10 ml/cm H2O
You calculate his ‘Shunt’ and ‘Deadspace’ as:
Qs/Qt
0.70
Vd/Vt
0.80
You estimate his oxygen consumption to be:
200 ml/min.
Subsequently…
The decision is made to put the patient on VV ECMO. This is successfully
implemented using a ‘Quadrox’ hollow-fibre lung and a dual-cannula drainage
system.
The patient is sedated, heparinised and ventilated on 70% oxygen with a PEEP
of 10 cms H2O, a tidal volume of 350 mls and a rate of 8 bpm.
The artificial lung is ventilated with 100% oxygen at a gas flow rate of 2.0 lpm.
and ECMO blood flow rate of 3.5 lpm.
Dual drainage Cannula system:
SVC drainage
Atrial return
IVC drainage
After 10 minutes on ECMO, you do some blood gases…
PaO2: 55 mm Hg, PaCO2: 55 mm Hg
You'd like to see the PCO2 a bit lower and ask your registrar
what he thinks you should do. He suggests increasing the
patient’s tidal volume to 600 mls and upping the rate to 15
bpm.
Is this appropriate?
The clinical picture:
His blood gases on 100% oxygen are:
PaO2
45 mm Hg
PaCO2
58 mm Hg
pH
7.18
SaO2
74%
Hb
85 g/L
You calculate his Total Static Lung Compliance as:
10 ml/cm H2O
You calculate his ‘Shunt’ and ‘Deadspace’ as:
Qs/Qt
0.70
Vd/Vt
0.80
You estimate his oxygen consumption to be:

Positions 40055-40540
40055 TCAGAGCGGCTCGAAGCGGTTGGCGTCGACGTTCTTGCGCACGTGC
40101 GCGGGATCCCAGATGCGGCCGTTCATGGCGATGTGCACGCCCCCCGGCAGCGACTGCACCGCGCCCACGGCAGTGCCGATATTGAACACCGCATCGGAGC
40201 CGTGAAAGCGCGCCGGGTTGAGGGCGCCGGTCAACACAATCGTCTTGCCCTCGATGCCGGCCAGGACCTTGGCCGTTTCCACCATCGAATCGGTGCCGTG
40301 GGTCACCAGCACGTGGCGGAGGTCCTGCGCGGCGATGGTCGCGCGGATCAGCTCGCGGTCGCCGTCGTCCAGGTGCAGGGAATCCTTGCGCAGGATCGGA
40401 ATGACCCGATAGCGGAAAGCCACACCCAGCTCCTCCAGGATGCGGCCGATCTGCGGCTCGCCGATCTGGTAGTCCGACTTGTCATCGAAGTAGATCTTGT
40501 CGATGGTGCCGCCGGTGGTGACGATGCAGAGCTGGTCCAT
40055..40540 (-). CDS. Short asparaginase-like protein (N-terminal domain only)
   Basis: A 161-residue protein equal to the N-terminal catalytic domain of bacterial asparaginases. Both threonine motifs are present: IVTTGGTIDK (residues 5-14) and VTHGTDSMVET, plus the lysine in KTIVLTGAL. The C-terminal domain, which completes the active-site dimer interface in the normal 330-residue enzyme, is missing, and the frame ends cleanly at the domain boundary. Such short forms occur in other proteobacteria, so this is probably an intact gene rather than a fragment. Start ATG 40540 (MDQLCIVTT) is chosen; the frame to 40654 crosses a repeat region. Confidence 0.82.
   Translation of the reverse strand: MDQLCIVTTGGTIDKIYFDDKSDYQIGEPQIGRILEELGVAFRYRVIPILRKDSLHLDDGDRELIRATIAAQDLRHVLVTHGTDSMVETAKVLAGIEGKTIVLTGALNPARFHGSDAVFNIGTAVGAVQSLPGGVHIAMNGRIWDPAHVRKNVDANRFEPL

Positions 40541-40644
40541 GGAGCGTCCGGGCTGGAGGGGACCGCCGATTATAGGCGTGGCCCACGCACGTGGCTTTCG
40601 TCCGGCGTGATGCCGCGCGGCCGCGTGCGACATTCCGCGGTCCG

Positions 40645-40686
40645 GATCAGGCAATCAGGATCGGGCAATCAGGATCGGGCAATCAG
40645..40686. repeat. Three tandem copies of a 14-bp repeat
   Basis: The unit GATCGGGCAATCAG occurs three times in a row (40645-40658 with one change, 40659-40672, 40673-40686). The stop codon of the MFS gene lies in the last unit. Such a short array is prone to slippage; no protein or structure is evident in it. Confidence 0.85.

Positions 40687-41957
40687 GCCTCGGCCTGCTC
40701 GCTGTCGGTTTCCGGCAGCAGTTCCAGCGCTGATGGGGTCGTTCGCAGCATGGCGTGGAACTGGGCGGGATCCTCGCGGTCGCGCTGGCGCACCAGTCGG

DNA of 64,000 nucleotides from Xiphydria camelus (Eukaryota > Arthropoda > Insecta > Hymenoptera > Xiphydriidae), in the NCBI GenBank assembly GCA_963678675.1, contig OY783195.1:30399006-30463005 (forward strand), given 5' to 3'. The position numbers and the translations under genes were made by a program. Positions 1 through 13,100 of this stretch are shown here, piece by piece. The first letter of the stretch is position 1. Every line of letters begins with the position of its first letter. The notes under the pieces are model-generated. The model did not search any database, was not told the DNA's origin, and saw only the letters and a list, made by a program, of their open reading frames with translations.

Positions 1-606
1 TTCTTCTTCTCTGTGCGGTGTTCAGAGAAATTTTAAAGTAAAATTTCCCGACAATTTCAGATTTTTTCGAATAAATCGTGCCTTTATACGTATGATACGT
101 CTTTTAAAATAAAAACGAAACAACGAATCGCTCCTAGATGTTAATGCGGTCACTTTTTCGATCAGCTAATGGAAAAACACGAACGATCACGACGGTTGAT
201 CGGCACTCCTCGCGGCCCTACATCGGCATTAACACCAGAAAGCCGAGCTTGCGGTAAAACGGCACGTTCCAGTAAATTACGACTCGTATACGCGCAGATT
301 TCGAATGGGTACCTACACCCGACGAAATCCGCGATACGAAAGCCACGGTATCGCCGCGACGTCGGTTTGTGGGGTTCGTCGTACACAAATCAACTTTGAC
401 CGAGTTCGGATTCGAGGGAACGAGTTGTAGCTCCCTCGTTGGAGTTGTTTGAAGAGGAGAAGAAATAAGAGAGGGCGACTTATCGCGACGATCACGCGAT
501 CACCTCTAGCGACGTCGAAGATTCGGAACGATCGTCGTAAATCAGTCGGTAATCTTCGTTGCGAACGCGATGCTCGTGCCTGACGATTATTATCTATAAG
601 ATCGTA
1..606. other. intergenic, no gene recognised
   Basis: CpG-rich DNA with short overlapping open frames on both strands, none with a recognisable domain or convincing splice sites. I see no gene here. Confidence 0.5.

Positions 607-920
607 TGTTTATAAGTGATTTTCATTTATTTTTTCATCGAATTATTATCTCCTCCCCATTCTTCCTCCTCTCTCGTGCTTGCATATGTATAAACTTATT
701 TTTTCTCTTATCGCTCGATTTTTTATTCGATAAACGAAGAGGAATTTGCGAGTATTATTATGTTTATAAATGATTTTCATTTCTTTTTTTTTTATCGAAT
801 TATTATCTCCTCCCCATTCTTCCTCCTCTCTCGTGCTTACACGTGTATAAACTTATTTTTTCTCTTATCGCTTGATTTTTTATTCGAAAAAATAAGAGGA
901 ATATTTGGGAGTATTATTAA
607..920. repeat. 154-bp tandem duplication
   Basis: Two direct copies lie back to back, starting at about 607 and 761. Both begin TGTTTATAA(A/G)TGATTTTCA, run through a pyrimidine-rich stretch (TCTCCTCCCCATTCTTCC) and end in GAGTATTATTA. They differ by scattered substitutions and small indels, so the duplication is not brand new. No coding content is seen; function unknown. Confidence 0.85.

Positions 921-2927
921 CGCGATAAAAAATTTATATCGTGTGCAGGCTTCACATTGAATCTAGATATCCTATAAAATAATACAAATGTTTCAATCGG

200 ml/min.
VV ECMO: PaCO2 and Gas
Flow:
Blood Flow: 5.0 lpm
Blood Flow: 5.0 lpm
You also think that you'd like the patient’s SaO2 a bit higher
and ask your registrar what he thinks you should do.
He suggests increasing the blood flow through the ECMO
system.
Could he be right (this time)?
PaO2 and Blood Flow:
You contemplate cooling the patient to 35Oc in order to further
improve oxygenation.
You discuss this plan with the registrar (who has a lot of
experience with these kind of cases). He tells you that
reducing the patient’s temperature will have no effect on his
SaO2.
Is he right?
ECMO and Temperature:
Blood Flow: 5.0 lpm
VV ECMO: Basic Manipulations:
Gas Flow
Blood Flow
Temperature (VO2)
“A simple technique for use in
a complex environment.”
• Adjusting Gas Flow will
affect the PaCO2.